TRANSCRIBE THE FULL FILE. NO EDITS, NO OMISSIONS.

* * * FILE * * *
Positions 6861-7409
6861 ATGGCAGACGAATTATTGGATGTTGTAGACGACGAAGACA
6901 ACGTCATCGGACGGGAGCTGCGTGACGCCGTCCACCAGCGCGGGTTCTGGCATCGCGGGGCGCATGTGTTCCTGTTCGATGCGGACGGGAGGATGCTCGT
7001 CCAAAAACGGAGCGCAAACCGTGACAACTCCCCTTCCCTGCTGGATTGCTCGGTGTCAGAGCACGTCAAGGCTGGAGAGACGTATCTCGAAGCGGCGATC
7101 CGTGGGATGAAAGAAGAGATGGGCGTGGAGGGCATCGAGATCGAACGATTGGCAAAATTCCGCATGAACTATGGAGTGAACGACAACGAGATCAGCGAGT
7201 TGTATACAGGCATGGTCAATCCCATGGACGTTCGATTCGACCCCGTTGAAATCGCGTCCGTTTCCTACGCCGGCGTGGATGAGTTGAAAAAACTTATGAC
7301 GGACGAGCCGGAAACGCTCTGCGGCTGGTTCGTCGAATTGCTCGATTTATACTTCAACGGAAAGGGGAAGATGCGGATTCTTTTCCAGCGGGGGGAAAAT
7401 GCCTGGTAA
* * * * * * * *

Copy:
Positions 6861-7409
6861 ATGGCAGACGAATTATTGGATGTTGTAGACGACGAAGACA
6901 ACGTCATCGGACGGGAGCTGCGTGACGCCGTCCACCAGCGCGGGTTCTGGCATCGCGGGGCGCATGTGTTCCTGTTCGATGCGGACGGGAGGATGCTCGT
7001 CCAAAAACGGAGCGCAAACCGTGACAACTCCCCTTCCCTGCTGGATTGCTCGGTGTCAGAGCACGTCAAGGCTGGAGAGACGTATCTCGAAGCGGCGATC
7101 CGTGGGATGAAAGAAGAGATGGGCGTGGAGGGCATCGAGATCGAACGATTGGCAAAATTCCGCATGAACTATGGAGTGAACGACAACGAGATCAGCGAGT
7201 TGTATACAGGCATGGTCAATCCCATGGACGTTCGATTCGACCCCGTTGAAATCGCGTCCGTTTCCTACGCCGGCGTGGATGAGTTGAAAAAACTTATGAC
7301 GGACGAGCCGGAAACGCTCTGCGGCTGGTTCGTCGAATTGCTCGATTTATACTTCAACGGAAAGGGGAAGATGCGGATTCTTTTCCAGCGGGGGGAAAAT
7401 GCCTGGTAA